Big Brother is Watching

The Supreme Court struggled with privacy rights in the digital age during arguments on warrantless GPS tracking. SC111108wide_Leckar

DC police investigating a nightclub owner, Antoine Jones, in a drug case put a tracking device on his car and tracked its movements every ten seconds for a month. Stephen C. Leckar, shown above, argued the case for Jones. SC111108_Breyer

Justice Breyer told the government’s lawyer, Deputy Solicitor General Michael Dreeben, “if you win this case, then there is nothing to prevent the police or the government from monitoring 24 hours a day the public movement of every citizen of the United States…..sounds like ‘1984.’” SC111108_Dreeben

“The court should address the so-called ‘1984’ scenarios if they come to pass, rather than using this case as a vehicle for doing so,” replied Dreeben.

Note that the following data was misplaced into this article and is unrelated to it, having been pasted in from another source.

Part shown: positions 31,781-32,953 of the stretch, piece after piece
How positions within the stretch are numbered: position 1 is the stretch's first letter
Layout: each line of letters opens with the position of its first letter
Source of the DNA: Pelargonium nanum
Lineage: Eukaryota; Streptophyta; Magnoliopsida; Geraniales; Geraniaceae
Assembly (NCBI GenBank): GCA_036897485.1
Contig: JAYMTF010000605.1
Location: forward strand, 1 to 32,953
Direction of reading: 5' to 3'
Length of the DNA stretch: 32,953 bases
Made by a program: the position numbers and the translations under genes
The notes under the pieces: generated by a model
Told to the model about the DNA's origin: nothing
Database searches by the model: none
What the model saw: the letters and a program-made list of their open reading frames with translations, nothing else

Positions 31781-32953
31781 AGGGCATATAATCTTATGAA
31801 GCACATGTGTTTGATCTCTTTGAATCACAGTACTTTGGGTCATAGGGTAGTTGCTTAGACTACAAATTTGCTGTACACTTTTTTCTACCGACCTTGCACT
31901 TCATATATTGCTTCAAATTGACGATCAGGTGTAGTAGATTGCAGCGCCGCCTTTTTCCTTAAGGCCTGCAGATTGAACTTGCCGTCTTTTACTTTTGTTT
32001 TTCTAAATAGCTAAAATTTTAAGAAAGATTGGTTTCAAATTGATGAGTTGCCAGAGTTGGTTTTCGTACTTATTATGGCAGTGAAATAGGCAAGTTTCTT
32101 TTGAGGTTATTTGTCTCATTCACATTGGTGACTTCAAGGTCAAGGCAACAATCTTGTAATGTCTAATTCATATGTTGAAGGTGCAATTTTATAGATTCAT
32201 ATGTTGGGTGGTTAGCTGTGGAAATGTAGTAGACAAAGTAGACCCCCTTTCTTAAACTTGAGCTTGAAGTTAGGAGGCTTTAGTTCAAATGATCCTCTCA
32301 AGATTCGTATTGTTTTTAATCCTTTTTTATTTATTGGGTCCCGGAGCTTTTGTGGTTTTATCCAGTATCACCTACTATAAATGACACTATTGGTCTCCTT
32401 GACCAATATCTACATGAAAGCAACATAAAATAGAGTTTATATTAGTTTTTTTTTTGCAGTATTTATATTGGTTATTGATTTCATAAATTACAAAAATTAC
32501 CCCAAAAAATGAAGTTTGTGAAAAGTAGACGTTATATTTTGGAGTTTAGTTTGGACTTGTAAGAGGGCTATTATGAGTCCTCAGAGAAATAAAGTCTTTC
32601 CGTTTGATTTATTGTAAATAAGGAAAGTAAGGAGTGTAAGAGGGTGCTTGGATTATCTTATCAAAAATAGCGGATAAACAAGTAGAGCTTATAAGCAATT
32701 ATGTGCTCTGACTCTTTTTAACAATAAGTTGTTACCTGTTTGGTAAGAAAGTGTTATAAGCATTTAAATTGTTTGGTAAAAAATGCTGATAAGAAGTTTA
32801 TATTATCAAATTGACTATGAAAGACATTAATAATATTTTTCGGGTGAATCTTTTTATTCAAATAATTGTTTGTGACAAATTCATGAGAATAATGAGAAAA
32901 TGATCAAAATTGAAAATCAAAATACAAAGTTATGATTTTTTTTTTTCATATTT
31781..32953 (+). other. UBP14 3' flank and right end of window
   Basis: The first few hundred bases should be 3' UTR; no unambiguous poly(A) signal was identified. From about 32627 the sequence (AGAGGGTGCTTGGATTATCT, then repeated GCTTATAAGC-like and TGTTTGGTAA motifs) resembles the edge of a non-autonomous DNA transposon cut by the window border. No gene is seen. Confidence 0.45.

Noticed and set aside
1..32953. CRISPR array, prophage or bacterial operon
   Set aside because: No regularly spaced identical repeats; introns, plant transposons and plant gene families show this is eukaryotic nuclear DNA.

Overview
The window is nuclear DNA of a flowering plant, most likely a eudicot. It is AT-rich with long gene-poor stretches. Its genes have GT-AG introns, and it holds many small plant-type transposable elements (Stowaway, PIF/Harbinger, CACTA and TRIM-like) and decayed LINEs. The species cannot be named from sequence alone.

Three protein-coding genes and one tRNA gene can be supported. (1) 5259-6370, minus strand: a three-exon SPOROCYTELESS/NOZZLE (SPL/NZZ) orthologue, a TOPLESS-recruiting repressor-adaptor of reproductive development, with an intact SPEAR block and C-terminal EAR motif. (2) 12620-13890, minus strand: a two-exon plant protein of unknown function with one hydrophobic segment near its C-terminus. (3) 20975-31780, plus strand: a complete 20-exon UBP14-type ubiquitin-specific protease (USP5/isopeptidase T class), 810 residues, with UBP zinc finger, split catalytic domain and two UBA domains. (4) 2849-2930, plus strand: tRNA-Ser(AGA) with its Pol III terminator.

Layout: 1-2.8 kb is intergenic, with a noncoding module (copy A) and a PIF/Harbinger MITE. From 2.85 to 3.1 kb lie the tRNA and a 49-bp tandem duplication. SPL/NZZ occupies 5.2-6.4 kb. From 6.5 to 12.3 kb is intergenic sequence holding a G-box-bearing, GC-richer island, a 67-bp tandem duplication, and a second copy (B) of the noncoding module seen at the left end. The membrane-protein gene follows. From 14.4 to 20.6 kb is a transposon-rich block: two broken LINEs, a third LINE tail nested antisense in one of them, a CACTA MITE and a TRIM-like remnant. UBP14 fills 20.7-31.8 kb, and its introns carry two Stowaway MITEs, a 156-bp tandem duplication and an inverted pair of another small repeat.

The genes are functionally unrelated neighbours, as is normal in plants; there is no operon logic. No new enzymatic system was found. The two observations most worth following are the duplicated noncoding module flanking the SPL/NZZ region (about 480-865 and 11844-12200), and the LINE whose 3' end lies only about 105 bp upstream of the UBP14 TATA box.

Huff Post’s Mike Sacks has the full story here.

 

 

 

 

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About

Courtartist is me, Art Lien. I've been sketching the courts since 1976, and for most of that time the U.S. Supreme Court has been my regular beat. I've been working almost exclusively for NBC News since 1980. Courtroom sketching is a form of visual journalism or reportage drawing that is slowly dying out. Where once upon a time news organization each had their own artist covering a story, today a "pool" artist often sketches for all. It is a demanding and stressful discipline where the drawing is often done directly and under tight deadline.

Posted in Arguments, Supreme Court Tagged with: ,

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